Oral Allergy Syndrome: What It Is + 6 Ways To Improve It
Do you ever get a tingling, itchy, or scratchy tongue or throat after eating certain raw fruits, vegetables, nuts, or seeds? You aren't alone. In fact, there's actually a term for this: oral allergy syndrome (OAS).
OAS is caused by a cross-reactivity between foods and pollens, and people who experience OAS usually also have seasonal hay fever symptoms as well.
What happens is that the proteins in the foods look similar enough to the pollen proteins that your immune system causes an allergic reaction (or makes an existing one worse). Usually the symptoms are mild, localized, and dissipate pretty quickly — but they can cause enough discomfort to make you want to avoid that food.
The most common pollens that cause this cross-reactivity are from birch, ragweed, or grasses. Since the pollen production of these plants is seasonal, OAS symptoms can often increase or decline as the seasons change too. These are some of the most common foods that can cause OAS:
- Birch pollen: apple, almond, carrot, celery, cherry, hazelnut, kiwi, peach, pear, plum
- Grass pollen: celery, melons, oranges, peaches, tomato
- Ragweed pollen: banana, cucumber, melons, sunflower seeds, zucchini
If you experience OAS, there are two courses of action to think about. First, remove the trigger for your reactions by noticing and avoiding foods that cause discomfort. Keep a diet journal if you find that helpful for identifying problem foods. Since OAS occurs in raw foods, usually cooking the food will change the protein structure enough that your body will not react. Freezing can also work in some cases, so you may still be able to use those frozen fruits and veggies in your smoothies!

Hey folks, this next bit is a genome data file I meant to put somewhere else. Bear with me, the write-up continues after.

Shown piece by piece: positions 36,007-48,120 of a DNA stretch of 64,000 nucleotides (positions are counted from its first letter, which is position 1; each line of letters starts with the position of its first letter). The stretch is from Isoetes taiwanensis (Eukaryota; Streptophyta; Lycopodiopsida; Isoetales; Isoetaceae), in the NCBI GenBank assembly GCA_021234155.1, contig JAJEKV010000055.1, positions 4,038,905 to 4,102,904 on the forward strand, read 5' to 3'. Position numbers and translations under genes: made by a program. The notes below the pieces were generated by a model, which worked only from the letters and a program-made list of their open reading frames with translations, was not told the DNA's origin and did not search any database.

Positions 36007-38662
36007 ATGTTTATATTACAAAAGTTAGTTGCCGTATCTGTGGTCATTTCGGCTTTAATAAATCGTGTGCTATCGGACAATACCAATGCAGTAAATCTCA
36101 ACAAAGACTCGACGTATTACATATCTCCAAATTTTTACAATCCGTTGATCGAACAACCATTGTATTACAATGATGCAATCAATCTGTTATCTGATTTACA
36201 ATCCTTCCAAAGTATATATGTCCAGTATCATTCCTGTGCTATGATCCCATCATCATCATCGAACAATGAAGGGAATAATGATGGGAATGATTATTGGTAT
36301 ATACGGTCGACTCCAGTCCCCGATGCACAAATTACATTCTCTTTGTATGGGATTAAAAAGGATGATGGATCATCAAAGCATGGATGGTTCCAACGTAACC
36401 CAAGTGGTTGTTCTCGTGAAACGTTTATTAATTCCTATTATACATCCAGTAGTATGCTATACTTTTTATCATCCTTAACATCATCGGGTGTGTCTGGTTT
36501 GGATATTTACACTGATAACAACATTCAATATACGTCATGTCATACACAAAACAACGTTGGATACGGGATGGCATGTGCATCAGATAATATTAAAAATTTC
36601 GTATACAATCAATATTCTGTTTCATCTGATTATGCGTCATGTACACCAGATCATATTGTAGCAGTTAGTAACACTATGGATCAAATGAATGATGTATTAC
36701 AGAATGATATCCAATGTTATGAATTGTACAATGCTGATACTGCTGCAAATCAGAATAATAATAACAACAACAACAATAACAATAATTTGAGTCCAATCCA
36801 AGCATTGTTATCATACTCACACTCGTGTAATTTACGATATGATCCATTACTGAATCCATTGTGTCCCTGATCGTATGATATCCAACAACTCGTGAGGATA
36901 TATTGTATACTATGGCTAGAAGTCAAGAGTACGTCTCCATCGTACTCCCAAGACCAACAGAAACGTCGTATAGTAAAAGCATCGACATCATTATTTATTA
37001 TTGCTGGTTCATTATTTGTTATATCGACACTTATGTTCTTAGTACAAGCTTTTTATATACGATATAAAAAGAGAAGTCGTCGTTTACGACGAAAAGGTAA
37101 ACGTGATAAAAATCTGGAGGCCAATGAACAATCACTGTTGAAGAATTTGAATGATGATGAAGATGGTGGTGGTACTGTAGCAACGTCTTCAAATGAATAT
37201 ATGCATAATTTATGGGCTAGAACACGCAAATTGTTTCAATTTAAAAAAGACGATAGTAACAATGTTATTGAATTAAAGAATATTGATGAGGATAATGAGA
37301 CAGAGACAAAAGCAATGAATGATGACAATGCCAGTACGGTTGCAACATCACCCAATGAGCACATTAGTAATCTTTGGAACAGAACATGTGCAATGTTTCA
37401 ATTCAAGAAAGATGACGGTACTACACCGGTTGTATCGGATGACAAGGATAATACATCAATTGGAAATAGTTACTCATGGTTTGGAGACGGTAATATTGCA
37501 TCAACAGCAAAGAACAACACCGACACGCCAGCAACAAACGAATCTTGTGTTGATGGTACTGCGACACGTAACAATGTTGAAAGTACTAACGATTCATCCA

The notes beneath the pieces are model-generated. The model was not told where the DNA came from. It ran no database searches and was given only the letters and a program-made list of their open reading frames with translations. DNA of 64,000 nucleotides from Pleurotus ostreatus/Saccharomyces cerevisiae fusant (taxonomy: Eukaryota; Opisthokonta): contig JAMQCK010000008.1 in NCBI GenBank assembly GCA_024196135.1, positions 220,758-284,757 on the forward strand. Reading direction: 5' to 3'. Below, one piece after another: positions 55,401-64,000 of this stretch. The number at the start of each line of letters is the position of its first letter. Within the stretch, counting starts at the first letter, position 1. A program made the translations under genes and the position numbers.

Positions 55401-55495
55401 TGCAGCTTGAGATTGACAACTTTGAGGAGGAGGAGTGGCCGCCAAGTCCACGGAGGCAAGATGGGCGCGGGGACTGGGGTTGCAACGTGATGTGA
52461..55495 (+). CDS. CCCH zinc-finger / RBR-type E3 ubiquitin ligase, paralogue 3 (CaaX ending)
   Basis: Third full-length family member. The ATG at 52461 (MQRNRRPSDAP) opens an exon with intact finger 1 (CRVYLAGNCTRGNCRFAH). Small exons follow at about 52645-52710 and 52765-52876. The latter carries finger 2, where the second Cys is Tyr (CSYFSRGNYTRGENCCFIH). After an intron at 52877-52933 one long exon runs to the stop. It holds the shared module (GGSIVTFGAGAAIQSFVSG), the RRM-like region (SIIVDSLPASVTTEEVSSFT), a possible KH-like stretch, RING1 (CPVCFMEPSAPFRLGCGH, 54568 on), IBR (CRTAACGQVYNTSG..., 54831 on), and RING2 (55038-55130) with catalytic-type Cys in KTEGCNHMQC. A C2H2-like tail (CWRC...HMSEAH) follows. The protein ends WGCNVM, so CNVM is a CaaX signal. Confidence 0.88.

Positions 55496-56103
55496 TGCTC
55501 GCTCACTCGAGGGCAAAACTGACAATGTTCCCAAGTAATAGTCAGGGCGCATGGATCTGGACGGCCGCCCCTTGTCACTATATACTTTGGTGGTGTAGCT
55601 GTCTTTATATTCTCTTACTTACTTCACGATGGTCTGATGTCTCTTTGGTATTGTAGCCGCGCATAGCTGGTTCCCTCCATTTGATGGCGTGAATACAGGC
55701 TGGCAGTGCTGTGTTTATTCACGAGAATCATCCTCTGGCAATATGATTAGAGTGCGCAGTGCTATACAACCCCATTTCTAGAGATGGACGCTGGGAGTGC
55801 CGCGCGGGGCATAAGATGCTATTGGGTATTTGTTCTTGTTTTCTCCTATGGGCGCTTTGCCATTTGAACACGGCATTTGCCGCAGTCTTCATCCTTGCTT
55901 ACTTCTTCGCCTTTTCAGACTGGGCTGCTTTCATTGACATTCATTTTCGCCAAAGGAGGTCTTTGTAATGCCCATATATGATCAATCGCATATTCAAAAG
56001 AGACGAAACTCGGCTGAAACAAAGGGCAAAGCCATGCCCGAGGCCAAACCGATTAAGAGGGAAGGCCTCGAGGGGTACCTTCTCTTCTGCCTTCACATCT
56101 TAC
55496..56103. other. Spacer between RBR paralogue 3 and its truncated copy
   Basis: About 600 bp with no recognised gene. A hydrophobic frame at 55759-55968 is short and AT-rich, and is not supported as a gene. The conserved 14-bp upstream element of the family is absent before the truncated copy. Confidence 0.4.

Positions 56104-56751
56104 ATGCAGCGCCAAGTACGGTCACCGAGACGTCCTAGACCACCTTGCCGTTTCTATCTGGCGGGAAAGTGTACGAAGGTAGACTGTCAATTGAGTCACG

Second, it's important to know that OAS symptoms can be a sign that your immune system is overactive and needs rebalancing. Many instances of OAS can be dramatically improved or eliminated with six simple strategies:
1. Clean up your diet.
Pro-inflammatory sugars, trans-fats, and additives that are found in processed foods, baked goods, and candies will keep stimulating your immune system. You’ll do best to get those out of your diet and add back in abundant, varied whole foods.
2. Focus on colorful plant foods.
The phytonutrients in plant foods are excellent immune modulators. Quercetin, for example, is one phytonutrient found in apples, onions, parsley, capers, olive oil, grapes, cherries, and dark berries, which might be effective at toning down seasonal allergies that drive OAS. Just be sure to pick plant foods that are not your OAS triggers!
3. Drink plenty of water.
Histamine, a major driver of allergic symptoms, is increased when you're dehydrated, so be sure to stay well-hydrated with water or non-caffeinated herbal teas throughout the day.
4. Reduce stress.
Stress increases inflammation, which can prime your system to be more reactive to allergens. So it's important to find methods of stress management that work best for you.
5. Support your gut.
More than 60 percent of your immune system is in your gut. You can reduce the gut-driven load on your immune system by avoiding common immune-provoking foods such as dairy or gluten, adding a good probiotic, and eating lots of good prebiotics such as onions, leeks, Jerusalem artichokes, and asparagus.
6. Consult with an allergist.
You may want to consider immunotherapy: Allergy "shots" or under-the-tongue drops can be good options for desensitizing your immune system to pollens.
And although it’s rare, reactions can sometimes progress to other parts of the body — so if you experience OAS, it’s always best to consult with your allergist.